California Attorney General Xavier Becerra is tasked with enforcing and upholding the state's laws. But when it comes to a new meaesure that requires the release of law enforcement misconduct records, Becerra is refusing to budge.
Becerra says he's waiting for decisions from several courts before he provides internal investigation records on officers from within his department.
BECERRA: I just want to make sure that when I go forward and if I produce a document that someone's requested, I don't want a court to tell me, 'That was not a document that you should have released.' Too late. And those people who had that privacy violated have no real recourse because even if you sue and go to court, it doesn't bring back the privacy.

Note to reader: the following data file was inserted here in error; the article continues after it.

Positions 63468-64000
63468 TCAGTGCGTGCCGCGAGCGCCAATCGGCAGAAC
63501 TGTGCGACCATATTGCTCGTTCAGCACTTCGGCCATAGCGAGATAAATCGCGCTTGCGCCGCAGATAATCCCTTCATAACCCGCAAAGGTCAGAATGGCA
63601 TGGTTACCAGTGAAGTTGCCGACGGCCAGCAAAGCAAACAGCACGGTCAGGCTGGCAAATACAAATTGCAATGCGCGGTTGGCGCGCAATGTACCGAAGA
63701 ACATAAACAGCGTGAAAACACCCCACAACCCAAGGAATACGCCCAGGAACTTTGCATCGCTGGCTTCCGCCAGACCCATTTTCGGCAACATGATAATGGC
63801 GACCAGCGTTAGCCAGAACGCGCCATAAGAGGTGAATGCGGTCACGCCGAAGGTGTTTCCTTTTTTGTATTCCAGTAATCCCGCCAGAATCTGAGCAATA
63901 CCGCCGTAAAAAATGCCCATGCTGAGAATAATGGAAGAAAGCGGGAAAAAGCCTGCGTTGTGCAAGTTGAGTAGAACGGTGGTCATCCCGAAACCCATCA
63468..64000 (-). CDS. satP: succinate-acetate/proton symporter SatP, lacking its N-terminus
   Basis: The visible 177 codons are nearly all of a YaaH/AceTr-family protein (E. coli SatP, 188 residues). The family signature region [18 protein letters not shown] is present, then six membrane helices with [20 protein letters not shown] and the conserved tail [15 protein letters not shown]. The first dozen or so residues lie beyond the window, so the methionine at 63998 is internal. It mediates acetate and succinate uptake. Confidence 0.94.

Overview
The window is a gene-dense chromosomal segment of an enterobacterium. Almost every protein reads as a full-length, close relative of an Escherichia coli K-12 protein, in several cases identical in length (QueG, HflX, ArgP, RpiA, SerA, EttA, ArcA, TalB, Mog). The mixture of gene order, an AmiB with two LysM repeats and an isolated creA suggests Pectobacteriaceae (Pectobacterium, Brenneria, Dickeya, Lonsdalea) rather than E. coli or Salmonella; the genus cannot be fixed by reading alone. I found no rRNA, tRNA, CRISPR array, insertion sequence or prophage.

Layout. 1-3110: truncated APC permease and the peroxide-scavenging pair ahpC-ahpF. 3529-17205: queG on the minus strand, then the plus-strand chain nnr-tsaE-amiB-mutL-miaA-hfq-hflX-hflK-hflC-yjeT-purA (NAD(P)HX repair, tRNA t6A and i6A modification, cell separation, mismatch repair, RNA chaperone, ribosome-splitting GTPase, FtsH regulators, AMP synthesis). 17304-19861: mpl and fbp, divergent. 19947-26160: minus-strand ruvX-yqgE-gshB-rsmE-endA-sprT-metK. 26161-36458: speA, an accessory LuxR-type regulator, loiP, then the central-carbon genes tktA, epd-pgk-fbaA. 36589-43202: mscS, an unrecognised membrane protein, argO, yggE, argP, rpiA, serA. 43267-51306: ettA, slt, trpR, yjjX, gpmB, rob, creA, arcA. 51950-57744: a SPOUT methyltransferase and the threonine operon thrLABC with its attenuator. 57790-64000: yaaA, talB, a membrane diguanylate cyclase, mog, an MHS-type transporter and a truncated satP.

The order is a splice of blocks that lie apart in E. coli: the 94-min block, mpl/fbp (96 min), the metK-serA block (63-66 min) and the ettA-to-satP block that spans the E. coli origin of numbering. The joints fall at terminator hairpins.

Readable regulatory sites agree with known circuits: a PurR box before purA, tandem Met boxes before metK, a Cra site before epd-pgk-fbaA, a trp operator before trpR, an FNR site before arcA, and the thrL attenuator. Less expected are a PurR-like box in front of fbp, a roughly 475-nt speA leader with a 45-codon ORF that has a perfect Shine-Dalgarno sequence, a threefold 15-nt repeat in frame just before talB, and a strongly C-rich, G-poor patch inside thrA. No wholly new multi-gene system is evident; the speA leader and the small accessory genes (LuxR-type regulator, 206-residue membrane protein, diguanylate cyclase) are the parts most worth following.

The new law took effect on January 1st. Since then, police unions from Richmond and Los Angeles have sued to block disclosure of misconduct files. The courts will determine how to interpret the law, namely, whether records are meant to be provided retroactively.